It also acknowledges the growing role of innovation and emerging technologies in stimulating growth and digital transformation and expresses the countries' shared resolve to promote linkages and partnerships.

The declaration articulates the resolve of OIC member states to support "our just causes such as Palestine, Kashmir and others".

India has repeatedly told Pakistan that Jammu and Kashmir "was, is and shall forever" remain an integral part of the country.

It also advised Pakistan to accept the reality and stop all anti-India propaganda.

India has told Pakistan that it desires normal neighbourly relations with Islamabad in an environment free of terror, hostility and violence.

India has said the onus is on Pakistan to create an environment free of terror and hostility.

The OIC declaration aims to unify OIC efforts to address common challenges and leverage opportunities, while upholding the rights and interests of Muslim minorities in non-OIC countries.

It pursues a shared vision for greater social, economic, scientific and technological development and integration within the Muslim world and beyond.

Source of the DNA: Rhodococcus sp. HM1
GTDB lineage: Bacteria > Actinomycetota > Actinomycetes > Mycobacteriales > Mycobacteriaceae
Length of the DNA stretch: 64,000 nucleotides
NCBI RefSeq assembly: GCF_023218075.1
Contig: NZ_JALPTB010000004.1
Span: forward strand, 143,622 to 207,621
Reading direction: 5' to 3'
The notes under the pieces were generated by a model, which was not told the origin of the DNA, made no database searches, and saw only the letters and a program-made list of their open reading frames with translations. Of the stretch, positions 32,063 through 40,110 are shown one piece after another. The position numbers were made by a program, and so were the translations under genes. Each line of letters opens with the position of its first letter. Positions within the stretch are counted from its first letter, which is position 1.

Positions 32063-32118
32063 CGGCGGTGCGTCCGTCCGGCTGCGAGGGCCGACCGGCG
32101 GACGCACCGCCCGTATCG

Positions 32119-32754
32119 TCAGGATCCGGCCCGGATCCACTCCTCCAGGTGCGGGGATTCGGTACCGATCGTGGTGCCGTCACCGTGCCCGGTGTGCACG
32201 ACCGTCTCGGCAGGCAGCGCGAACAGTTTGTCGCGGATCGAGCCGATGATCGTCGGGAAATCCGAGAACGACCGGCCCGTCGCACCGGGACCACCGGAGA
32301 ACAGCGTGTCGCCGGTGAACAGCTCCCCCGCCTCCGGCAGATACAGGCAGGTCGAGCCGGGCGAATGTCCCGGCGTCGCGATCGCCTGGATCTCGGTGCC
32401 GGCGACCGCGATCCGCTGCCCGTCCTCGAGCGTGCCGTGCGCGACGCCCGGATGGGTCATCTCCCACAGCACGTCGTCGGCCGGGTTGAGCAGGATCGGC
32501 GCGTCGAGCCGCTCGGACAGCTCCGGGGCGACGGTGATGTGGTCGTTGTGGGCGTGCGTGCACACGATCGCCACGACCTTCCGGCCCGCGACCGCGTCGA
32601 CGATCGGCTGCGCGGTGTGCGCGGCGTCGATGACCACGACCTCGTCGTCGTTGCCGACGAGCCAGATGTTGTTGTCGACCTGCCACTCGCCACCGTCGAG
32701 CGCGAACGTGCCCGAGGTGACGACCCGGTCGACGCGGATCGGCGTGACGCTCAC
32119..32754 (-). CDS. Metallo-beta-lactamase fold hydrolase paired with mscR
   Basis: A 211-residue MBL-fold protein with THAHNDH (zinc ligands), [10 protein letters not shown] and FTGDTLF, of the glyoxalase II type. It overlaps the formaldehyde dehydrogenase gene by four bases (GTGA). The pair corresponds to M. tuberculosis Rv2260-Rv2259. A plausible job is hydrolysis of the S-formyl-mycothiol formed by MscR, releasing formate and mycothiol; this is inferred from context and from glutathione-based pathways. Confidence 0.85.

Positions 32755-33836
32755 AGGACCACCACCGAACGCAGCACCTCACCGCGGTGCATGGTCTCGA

It reaffirms "our collective desire to promote harmony, tolerance, peaceful co-existence, better standards of life, human dignity and understanding among all peoples".

The declaration contains a proposal for convening a Ministerial Meeting, later this year or next, to evolve solutions, develop mechanisms and tools to prevent conflicts and promote peace.

It welcomes the unanimous decision of the UN General Assembly to proclaim March 15 as International Day to combat Islamophobia.

It also welcomes the operationalisation of the Afghanistan Humanitarian Trust Fund (AHTF), which was operationalised on March 21.

The declaration represents assessment of the global political, security, humanitarian, economic and technological issues and our vision and views to address them.

Foreign Minister Shah Mahmood Qureshi addressing, the media along with the OIC Secretary General Hissein Brahim Taha, said that 140 resolutions were passed during the OIC meeting on challenges faced by the Muslim world.